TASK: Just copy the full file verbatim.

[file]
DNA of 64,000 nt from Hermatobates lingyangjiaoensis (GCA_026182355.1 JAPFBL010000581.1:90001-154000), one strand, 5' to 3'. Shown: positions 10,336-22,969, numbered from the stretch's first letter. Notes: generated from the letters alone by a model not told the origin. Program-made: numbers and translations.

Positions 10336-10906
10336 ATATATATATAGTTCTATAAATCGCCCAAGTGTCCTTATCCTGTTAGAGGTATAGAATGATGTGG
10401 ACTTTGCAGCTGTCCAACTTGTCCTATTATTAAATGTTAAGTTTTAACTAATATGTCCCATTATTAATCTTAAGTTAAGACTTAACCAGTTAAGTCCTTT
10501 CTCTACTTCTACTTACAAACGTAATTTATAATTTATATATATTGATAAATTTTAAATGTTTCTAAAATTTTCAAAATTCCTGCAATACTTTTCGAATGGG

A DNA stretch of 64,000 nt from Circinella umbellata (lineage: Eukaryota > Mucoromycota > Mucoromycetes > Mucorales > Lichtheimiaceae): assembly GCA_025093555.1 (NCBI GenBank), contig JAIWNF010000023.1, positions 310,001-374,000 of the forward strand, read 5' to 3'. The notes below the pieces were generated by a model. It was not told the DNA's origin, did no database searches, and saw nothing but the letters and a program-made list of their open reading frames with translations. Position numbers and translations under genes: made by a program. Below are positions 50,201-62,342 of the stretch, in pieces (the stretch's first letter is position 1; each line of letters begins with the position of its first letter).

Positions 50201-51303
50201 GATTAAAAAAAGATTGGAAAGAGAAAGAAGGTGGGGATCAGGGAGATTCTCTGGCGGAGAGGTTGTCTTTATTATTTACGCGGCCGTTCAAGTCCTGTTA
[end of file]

DNA of 64,000 nt from Hermatobates lingyangjiaoensis (GCA_026182355.1 JAPFBL010000581.1:90001-154000), one strand, 5' to 3'. Shown: positions 10,336-22,969, numbered from the stretch's first letter. Notes: generated from the letters alone by a model not told the origin. Program-made: numbers and translations.

Positions 10336-10906
10336 ATATATATATAGTTCTATAAATCGCCCAAGTGTCCTTATCCTGTTAGAGGTATAGAATGATGTGG
10401 ACTTTGCAGCTGTCCAACTTGTCCTATTATTAAATGTTAAGTTTTAACTAATATGTCCCATTATTAATCTTAAGTTAAGACTTAACCAGTTAAGTCCTTT
10501 CTCTACTTCTACTTACAAACGTAATTTATAATTTATATATATTGATAAATTTTAAATGTTTCTAAAATTTTCAAAATTCCTGCAATACTTTTCGAATGGG

A DNA stretch of 64,000 nt from Circinella umbellata (lineage: Eukaryota > Mucoromycota > Mucoromycetes > Mucorales > Lichtheimiaceae): assembly GCA_025093555.1 (NCBI GenBank), contig JAIWNF010000023.1, positions 310,001-374,000 of the forward strand, read 5' to 3'. The notes below the pieces were generated by a model. It was not told the DNA's origin, did no database searches, and saw nothing but the letters and a program-made list of their open reading frames with translations. Position numbers and translations under genes: made by a program. Below are positions 50,201-62,342 of the stretch, in pieces (the stretch's first letter is position 1; each line of letters begins with the position of its first letter).

Positions 50201-51303
50201 GATTAAAAAAAGATTGGAAAGAGAAAGAAGGTGGGGATCAGGGAGATTCTCTGGCGGAGAGGTTGTCTTTATTATTTACGCGGCCGTTCAAGTCCTGTTA